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Quartz Daily Brief—Europe and Africa edition—Britain’s parliament returns, ISIL captures Ramadi, China’s house prices, the case for whole milk

By Richard Macauley

What to watch for today

Europe discusses migrants and Greece. EU foreign ministers are expected to approve a naval mission off the coast of Libya, the source of thousands of migrants making their way across the Mediterranean. Talks also continue with Greece over a deal to unlock another tranche of aid, with hopes of wrapping up a deal by Friday.

Clothing and game companies report. Urban Outfitters is expected to show a second consecutive quarter of rising sales after a year of declines, thanks to a brand revamp. Take-Two Interactive Software, responsible for the Grand Theft Auto franchise, will also report earnings.

India and China’s leaders on a world tour. After meeting each other last week, Indian prime minister Narendra Modi starts a two-day visit to South Korea, and Chinese premier Li Keqiang heads to Brazil, Colombia, Peru, and Chile after stopping in Ireland.

Britain’s parliament reconvenes. The House of Commons meets with its first Conservative majority in parliament since 1992, following the May 7 election. It’s a new world: the official Labour opposition has no leader and the Scottish nationalists are now the third-largest party.

Fighting resumes in Yemen. A five-day ceasefire to allow humanitarian aid to reach civilians came to an end on Sunday night (paywall), after neither side of the conflict suggested an extension. An Iranian aid ship and naval boats are currently en route to Yemen, which could represent an escalation in the conflict against the Saudi Arabia-led coalition.

Over the weekend

ISIL captured Ramadi. The Iraqi government said officials in the capital of Iraq’s largest province fled their posts after running low on ammunition following several days of fighting. Baghdad has since requested support from Shia militias, but that move could be opposed by the region’s Sunni tribes.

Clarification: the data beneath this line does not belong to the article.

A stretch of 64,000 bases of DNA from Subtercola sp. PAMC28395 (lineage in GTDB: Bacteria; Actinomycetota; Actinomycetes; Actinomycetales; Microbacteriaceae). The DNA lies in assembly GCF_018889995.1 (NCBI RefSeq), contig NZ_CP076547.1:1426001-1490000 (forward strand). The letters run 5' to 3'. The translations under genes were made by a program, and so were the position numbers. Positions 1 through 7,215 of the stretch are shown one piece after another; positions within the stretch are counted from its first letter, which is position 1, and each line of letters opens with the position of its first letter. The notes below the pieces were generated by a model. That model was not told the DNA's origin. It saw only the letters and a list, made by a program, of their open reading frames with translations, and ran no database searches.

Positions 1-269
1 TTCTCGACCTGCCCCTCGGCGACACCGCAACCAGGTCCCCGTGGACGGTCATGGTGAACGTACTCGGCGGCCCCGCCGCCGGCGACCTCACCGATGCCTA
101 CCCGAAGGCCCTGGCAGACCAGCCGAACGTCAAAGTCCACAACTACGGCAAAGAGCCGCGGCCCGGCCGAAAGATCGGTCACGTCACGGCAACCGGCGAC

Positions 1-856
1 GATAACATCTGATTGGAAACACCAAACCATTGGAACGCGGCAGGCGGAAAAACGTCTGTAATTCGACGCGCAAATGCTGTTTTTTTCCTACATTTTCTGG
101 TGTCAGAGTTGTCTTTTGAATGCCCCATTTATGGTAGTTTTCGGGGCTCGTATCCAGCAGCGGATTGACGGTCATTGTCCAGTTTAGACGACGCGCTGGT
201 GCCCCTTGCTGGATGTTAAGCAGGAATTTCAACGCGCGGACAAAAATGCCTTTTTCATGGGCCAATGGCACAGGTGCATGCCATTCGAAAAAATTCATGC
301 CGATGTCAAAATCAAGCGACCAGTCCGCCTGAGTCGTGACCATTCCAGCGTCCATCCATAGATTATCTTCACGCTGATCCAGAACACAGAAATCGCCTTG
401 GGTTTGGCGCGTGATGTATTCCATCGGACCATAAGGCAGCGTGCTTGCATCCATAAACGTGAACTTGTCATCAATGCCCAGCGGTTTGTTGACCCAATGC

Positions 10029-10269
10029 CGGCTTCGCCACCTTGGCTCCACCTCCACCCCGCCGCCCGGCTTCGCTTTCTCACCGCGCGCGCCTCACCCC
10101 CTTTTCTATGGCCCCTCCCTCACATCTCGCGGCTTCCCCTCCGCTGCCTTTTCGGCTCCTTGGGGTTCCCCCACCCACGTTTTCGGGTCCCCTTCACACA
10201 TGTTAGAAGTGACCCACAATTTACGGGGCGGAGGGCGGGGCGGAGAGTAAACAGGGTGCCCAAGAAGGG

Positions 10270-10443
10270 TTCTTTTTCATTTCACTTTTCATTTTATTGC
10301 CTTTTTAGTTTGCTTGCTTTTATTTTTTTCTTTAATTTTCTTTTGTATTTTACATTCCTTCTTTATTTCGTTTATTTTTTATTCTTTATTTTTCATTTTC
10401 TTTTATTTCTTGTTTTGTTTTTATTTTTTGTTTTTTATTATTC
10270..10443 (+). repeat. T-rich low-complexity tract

China’s house prices fell for the eighth consecutive month. New home prices in 70 major cities fell 6.1% in April from a year earlier. On a monthly basis, though, they were flat, and some cities are showing signs of growth.

Thailand’s GDP missed estimates. The Southeast Asian economy grew 3% in the first quarter  from a year earlier, its fastest pace in two years, but lower than expectations of 3.4%. Thai officials downgraded their forecast for growth this full year.

Nine people died in a Texas biker gang shootout. A brawl between several biker gangs escalated into gunfire between the gangs and police, leaving at least 17 people injured and nine dead. One witness said up to 30 guns were fired and police recovered 100 weapons at the scene.

Egypt’s former president Mohamed Morsi was sentenced to death. The country’s first freely-elected president and more than 100 other people face execution for their roles in a mass prison break in January 2011. The decision will be referred to Egypt’s highest religious authority and a final decision will be announced next month.

Two 19th century Palestinian nuns were canonized as saints. Pope Francis celebrated the women at a ceremony in Rome attended by Palestinian president Mahmoud Abbas. Days earlier, the Vatican formally recognized the state of Palestine.

Another Russian rocket malfunction cost Mexico a satellite. A Proton-M rocket carrying a Mexican satellite burned up in the atmosphere over Siberia a few minutes after its launch from Kazakhstan, according to Russian media. Last month, an unmanned Russian supply ship failed to dock with the International Space Station, spinning wildly out of control before burning up in the atmosphere.

Quartz obsession interlude

Akshat Rathi on how most children start out happy no matter what, but materialism catches up eventually. “There is also a noteworthy difference in the nature of of kids’ carefree attitudes in rich and poor countries. Despite being generally happy, children in developed countries were relatively less satisfied with their body, appearance, and self-confidence.” Read more here.

Matters of debate

The US presidency is an elected monarchy. Executive overreach goes back centuries.

We should drink more whole milk. Dairy fat actually helps stave off obesity.

Jay Z’s artist-led social network could revive the value of music. His weekend event brought the music fans care most about back into the picture.

We are in an age of fast TV. Script writers are packing more plots into each episode to try to surprise increasingly jaded viewers.

Surprising discoveries

Taylor Swift has her own emoji. Tweet #BadBloodMusicVideo and you’ll get Twitter’s first custom celebrity emoji.

Some Manhattan women get “wife bonuses” from their rich husbands. They are rewarded for how well they manage the household.

You can make timelapse videos out of online photos. Millions of shared photos show how different sites change over time.

Sweden is fighting to preserve a lost forest language. It’s called Elfdalian.

There’s a social network strictly for discussing the weather. Though it sounds quite British, it is actually Japanese.

Our best wishes for a productive day. Please send any news, comments, whole milk, and custom emojis to hi@qz.com. You can follow us on Twitter here for updates throughout the day.

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